Better yet, it is never logical nor strategic to move your stop loss to breakeven. Therefore I have decided to expand on that idea with some basic principles as well as an example from a recent trade I took. In this lesson, you will learn why it never makes sense to move your stop loss to breakeven.
Everywhere you turn in the Forex market there seems to be talk of moving stop losses to breakeven. The problem begins to surface when we look at why something is done. Why do most traders move to breakeven? Most who engage in the practice will argue that they do it to protect their capital, which by itself is a great reason to do anything as a trader.
There are many ways to protect your trading capital. For example, remaining patient and taking only the very best setups will help protect your capital. To prevent a loss, of course.
This fact alone proves that for most traders, the motive to protect the ego from a loss is greater than it is to protect their trading capital. A stop loss placed at your entry price does none of that. Price action trading works because market participants from around the world see the same formation in real-time. You are the only person on earth who knows where you entered a trade. So when you move your stop loss to breakeven you are modifying your parameters based on a level that is specific to you rather than one that is universally important.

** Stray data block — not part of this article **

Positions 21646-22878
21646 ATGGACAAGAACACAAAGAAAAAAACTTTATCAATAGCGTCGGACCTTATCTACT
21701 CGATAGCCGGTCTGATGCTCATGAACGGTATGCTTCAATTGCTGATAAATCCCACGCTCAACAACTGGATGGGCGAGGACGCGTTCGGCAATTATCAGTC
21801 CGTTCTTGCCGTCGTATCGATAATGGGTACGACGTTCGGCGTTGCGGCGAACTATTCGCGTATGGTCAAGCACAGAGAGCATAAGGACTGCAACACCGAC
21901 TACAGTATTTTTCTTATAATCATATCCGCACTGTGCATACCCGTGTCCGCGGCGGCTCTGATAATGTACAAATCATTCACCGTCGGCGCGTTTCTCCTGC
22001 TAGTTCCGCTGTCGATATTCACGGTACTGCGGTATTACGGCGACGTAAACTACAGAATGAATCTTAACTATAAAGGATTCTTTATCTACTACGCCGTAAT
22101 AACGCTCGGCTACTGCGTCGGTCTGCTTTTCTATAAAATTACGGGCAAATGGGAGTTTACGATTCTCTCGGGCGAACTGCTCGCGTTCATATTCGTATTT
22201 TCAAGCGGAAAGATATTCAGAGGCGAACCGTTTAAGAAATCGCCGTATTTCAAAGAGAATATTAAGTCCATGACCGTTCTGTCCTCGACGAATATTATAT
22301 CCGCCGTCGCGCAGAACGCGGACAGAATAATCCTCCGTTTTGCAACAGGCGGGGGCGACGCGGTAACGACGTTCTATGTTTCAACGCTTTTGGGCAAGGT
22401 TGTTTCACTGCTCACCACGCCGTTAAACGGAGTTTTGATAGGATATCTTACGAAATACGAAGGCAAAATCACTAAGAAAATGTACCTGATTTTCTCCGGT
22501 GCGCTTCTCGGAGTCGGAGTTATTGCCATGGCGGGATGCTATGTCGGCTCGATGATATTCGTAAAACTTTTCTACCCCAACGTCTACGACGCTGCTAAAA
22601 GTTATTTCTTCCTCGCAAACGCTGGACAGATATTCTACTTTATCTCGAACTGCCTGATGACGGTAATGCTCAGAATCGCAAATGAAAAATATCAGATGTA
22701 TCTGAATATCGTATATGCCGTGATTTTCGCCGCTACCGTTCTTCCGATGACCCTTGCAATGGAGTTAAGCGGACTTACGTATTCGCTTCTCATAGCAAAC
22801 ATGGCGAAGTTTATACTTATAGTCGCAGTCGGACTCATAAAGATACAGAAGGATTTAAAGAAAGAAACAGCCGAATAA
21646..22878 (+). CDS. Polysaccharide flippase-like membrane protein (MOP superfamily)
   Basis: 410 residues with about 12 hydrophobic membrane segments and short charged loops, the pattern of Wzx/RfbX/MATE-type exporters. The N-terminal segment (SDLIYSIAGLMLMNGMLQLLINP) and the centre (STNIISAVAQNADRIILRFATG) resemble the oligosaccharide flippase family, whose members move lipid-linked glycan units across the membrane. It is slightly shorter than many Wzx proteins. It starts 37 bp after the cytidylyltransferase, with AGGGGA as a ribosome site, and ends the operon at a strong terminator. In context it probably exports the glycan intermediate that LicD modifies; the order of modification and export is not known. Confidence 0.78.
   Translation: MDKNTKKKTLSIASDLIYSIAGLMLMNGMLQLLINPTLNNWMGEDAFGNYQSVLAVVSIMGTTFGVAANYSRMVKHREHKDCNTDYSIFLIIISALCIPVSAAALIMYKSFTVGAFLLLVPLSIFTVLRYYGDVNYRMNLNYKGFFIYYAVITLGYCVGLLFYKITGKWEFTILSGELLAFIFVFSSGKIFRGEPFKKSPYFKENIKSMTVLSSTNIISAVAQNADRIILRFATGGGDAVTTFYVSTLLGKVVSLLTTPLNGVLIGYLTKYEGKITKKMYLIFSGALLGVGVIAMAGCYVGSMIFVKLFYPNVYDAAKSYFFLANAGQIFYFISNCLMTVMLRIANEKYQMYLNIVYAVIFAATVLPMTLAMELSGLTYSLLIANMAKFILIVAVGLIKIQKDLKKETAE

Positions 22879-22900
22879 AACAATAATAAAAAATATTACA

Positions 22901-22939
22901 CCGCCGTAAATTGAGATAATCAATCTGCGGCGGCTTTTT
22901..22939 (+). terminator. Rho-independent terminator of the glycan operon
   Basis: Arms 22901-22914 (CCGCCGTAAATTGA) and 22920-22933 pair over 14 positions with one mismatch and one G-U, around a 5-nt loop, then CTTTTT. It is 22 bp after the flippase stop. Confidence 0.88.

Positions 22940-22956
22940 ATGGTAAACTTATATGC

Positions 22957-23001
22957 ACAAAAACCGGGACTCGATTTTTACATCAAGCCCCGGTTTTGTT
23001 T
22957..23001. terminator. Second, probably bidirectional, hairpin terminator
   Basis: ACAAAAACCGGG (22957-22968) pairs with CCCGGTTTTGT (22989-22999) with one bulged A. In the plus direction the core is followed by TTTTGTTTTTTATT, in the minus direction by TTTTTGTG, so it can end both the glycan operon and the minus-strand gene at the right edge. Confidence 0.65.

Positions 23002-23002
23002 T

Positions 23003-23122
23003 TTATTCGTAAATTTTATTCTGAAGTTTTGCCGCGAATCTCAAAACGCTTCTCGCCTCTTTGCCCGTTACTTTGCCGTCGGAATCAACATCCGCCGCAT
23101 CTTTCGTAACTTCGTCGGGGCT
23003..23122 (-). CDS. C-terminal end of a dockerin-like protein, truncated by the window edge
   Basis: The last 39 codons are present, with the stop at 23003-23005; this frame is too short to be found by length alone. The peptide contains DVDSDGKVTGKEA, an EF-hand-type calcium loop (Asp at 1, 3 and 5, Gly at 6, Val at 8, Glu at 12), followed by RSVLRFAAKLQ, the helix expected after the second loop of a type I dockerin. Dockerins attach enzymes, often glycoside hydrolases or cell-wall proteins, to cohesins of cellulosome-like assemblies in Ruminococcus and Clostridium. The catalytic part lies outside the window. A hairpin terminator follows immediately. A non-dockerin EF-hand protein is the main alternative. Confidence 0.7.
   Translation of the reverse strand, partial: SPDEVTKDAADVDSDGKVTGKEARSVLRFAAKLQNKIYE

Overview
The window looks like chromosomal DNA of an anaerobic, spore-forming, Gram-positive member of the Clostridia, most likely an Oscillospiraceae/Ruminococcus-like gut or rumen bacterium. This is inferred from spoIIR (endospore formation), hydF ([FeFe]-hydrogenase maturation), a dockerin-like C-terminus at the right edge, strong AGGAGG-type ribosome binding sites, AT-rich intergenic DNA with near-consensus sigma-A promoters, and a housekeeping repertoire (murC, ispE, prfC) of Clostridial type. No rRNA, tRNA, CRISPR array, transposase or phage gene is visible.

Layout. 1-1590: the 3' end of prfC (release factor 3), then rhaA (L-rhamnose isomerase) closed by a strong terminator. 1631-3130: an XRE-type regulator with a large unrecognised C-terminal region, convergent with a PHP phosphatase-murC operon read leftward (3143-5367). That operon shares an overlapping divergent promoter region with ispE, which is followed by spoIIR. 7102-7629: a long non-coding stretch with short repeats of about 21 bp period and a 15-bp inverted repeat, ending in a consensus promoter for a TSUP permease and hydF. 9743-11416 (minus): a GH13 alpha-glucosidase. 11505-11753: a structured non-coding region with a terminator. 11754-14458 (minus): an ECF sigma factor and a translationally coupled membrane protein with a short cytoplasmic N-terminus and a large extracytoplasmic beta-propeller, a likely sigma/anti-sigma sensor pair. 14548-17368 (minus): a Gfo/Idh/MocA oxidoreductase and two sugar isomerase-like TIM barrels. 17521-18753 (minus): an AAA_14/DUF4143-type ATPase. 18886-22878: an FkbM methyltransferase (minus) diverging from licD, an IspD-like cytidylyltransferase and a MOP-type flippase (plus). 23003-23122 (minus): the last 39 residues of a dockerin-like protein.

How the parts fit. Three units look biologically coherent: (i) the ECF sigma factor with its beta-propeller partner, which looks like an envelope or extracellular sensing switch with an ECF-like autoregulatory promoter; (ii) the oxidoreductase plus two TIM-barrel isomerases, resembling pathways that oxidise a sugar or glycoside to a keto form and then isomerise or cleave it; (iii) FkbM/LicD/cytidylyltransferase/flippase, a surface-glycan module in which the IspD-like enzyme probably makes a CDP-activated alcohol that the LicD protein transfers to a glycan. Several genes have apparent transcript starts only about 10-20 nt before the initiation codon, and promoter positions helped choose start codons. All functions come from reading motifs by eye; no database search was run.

Everything from your entry to your stop loss to your take profit level; it all needs to be strategic and never arbitrary. As you can see from the chart above, GBPUSD formed a bullish pin bar after a daily close above a key horizontal level. The chart above shows the long entry on a retest of the level as new support.
Note that the stop loss was placed under the low of the bullish pin bar while the target was set at recent highs. This gave us a setup worth a potential pips with a 90 pip risk 3. Now here comes the kicker. By the second day, the market had moved nearly 50 pips in our favor. However as I mentioned previously, a breakeven stop loss is more about protecting the ego from a loss than it is about strategically locking in profits.
Although the market moved even higher on the third day, those who had moved their stop loss to breakeven were stopped out just before the market took off to the upside. Does this look familiar? It was certainly a common occurrence for me when I started trading Forex back in Notice how in the chart above, the stop loss gets placed under the low of the second day.
Meanwhile, those trying to protect their ego from a loss came away with nothing. The idea of a breakeven stop loss is a flawed approach. All that matters from that point on is your target and an invalidation level, which is where the market needs to trade to invalidate the setup. This invalidation level is the only area you should be concerned with when managing your stop loss. A strategic approach such as this will ensure that you are trading the price action on your chart rather than listening to your ego, which will get you in trouble every time.
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